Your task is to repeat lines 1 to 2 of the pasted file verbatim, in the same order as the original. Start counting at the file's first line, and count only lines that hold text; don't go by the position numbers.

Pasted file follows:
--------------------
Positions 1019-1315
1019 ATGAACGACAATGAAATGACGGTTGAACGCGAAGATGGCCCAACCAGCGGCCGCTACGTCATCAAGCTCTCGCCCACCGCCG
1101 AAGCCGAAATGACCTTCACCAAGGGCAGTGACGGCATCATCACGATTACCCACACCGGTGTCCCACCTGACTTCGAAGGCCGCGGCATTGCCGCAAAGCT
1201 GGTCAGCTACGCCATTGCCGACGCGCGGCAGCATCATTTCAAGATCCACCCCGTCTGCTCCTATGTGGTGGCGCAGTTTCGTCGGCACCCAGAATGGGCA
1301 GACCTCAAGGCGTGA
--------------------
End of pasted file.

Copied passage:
Positions 1019-1315
1019 ATGAACGACAATGAAATGACGGTTGAACGCGAAGATGGCCCAACCAGCGGCCGCTACGTCATCAAGCTCTCGCCCACCGCCG